ENGLISH POETRY 1579-1830: SPENSER AND THE TRADITION
Anonymous, "To Dr. Samuel Garth, occasioned by the much lamented Death of John Dryden, Esq." Luctus Britannici, or, the Tears of the British Muses for the Death of John Dryden (1700) 51-55.
1670: Richard Flecknoe
1680: Earl of Rochester
1680 ca.: Anonymous
1682: Thomas Shadwell
1682: John Sheffield
1682: Nathaniel Lee
1682: Richard Duke
1682: Nahum Tate
1682: Thomas Creech
1683: John Dryden
1687 ca.: Anonymous
1687: Philip Ayres
1693: Joseph Addison
1693: Bevil Higgons
1693: William Congreve
1694: Joseph Addison
1694: John Dennis
1697: Henry Grahme
1697: Viscount Bolingbroke
1697: George Granville
1699: Samuel Say
1700: Samuel Cobb
1700: Rev. Samuel Wesley
1700: Thomas Hearne
1700 ca.: Anonymous
1700: Henry Hall
1700: Thomas Brown
1700: A Young Lady
1700: T. A.
1700: George Jeffreys
1700: Bainbrigg Buckeredge
1700: Sarah Fyge Egerton
1706: P. C.
1707 ca.: Jabez Hughes
1709: Rev. Laurence Eusden
1709: Rev. Isaac Watts
1712: Bezaleel Morrice
1713: Rev. Henry Felton
1714: Nicholas Rowe
1715: Gilbert Burnet
1717: William Congreve
1720: Giles Jacob
1721: Judith Cowper Madan
1727: Elizabeth Thomas
1728: James Ralph
1736: T. C.
1736: G. W.
1737: Alexander Pope
1742: Thomas Gray
1750 ca.: William Oldys
1761: Rev. Charles Churchill
1776: James Beattie
1782: Rev. Joseph Warton
1782: William Hayley
1787: Rev. Thomas Warton
1789: Philip Neve
1793: Edmond Malone
1793: Dr. John Wolcot
1795: Dr. Robert Anderson
1797: George Dyer
1800: Thomas Dermody
1801: Alexander Thomson
1803: George Dyer
1804: William Taylor of Norwich
1804: Robert Southey
1805: William Wordsworth
1806: Dr. John Aikin
1807: Rev. Percival Stockdale
1807: Rev. Percival Stockdale
1807: Rev. Percival Stockdale
1812: Isaac D'Israeli
1812: William Henry Ireland
1813: Rev. William Cameron
1817: Henry Neele
1817: John Taylor Esq.
1819: Thomas Campbell
1823: Rev. Charles Burton
1824: William Hazlitt
1824: Bryan Waller Procter
1825: Bryan Waller Procter
1828: Thomas Babington Macaulay
1830: Rev. George Barrell Cheever
1830: C. H.
1842: C. H. Timperley
1844: Samuel Rogers
1880: A. W. Ward
1882: Epes Sargent
Though Pens like Your's, and Tongues alone should date,
To make Departed worth the Muse's Care,
And in Defence of injur'd Virtue rise,
And bear Consummate Learning to the Skies:
Yet, since our Loss is greatest, We may plead,
A right to Mourn what you can never need,
As Children we Lament a Parents fall,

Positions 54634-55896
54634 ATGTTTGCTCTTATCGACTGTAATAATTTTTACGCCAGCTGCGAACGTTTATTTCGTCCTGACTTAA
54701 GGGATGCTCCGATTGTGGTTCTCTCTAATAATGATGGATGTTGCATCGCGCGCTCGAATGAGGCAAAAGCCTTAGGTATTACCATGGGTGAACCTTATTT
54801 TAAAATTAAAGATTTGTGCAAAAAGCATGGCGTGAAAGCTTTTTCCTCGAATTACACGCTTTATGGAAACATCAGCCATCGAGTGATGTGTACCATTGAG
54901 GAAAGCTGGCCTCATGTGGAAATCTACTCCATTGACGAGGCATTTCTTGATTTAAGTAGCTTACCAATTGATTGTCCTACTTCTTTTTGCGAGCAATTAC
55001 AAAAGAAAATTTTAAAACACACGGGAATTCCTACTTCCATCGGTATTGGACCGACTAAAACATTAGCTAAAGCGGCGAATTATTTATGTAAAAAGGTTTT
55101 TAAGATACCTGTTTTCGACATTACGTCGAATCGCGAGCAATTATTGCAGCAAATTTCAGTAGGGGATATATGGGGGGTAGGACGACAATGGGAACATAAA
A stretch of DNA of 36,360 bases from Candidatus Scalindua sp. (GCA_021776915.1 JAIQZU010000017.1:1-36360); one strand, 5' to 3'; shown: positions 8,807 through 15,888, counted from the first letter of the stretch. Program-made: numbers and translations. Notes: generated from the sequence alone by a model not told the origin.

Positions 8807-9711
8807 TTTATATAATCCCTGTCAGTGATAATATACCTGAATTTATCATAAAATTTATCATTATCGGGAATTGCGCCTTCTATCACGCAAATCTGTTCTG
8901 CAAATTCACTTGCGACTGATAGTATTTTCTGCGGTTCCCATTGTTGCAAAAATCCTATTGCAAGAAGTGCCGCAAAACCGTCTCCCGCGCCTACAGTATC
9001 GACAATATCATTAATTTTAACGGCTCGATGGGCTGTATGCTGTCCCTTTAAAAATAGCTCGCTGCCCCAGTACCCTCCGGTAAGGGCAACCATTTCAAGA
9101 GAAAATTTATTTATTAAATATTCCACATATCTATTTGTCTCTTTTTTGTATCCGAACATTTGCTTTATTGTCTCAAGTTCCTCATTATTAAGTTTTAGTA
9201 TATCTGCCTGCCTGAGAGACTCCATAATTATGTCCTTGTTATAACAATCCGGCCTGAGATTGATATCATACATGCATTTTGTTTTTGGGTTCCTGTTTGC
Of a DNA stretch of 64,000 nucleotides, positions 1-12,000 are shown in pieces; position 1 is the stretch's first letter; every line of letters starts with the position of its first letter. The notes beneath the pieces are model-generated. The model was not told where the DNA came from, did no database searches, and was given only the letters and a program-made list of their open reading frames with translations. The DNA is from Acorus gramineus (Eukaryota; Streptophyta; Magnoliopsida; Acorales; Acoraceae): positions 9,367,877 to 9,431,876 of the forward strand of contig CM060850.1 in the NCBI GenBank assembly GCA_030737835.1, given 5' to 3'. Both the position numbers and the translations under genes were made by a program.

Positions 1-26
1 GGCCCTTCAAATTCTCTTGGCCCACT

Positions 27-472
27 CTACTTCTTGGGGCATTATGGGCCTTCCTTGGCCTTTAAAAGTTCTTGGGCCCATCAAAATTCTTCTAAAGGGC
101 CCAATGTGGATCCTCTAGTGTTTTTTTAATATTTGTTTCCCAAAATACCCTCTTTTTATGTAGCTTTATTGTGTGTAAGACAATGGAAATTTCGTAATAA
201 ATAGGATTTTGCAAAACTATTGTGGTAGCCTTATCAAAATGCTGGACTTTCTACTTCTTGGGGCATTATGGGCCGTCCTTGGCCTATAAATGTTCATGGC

And for His Precepts, and his Counsels call:
As Brethren such as You bewail His Fate,
Bequeath'd for Guardians of our Infant State.
To parcel out the Bounties of the Dead,
And Comment on the Lectures He has Read.
Permit us then, our Dutious Zeal to prove,
And make a Tender of our Tears and Love,
As we with Sighs unfeign'd the Task pursue,
And Weep him Dead, who still must Live in You.
And who shall make us known, and stamp Esteem,
On what we Write, since He's the Writer's Theme,
Though 'midst our Verse no Fav'rite Congreve shines,
Nor Unwin sends Auxiliary Lines,
Though Title Page no swelling Kitcat Grace,
And Playford's Name, takes Jacob Tonson's place.
And since Britannia's Noblest Sons have paid,
Their Sorrows to this Venerable Shade
And with Solemnity of Grief have shown,
They durst ev'n abdicated Merit own,
Though Murm'ring Friends to Malice ever just,
Revil'd the Triumphs of His Honour'd Dust,
As through the Streets, the Moving Spoils of Fate,
Mix'd Pomp with Sorrow, and despair with State.
Since the Dead Bard His Living Honours owes,
Next to his Verse, to Your immortal Prose,
And in Wit's Throne by Wit's assistance Reigns,
And shine's a Virgil in a Tully's strains:
Since Gen'rous Montague a Tomb designs,
For Him He Stab'd, when Living with His Lines,
And unconfin'd in Bountious Actions show's,
How He can keep his Friends, and gain His Foes,
As He, by coming Ages to be read,
Preserves the Living, and Protects the Dead:
Isis, and Cham, and Thame would be ingrate,
If unconcern'd at such a Moving Fate,
Which gives Employment to the Noblest Tears,
And speak's a Gen'ral loss in Gen'ral Fears.
And, lo! in one United stream they flow,
Joyning to form a Sea of Blackest Woe!
Cham bred him up, and fitted Him to Fame,
Her self immortal in His Deathless Name,
And Thame receiv'd and fann'd the growing Flame,
Array'd His Brows with Laurel'd Wreaths, which spread,
Diffusive Beams of Sence around his Head;
And Brittish Bards with one consenting Voice,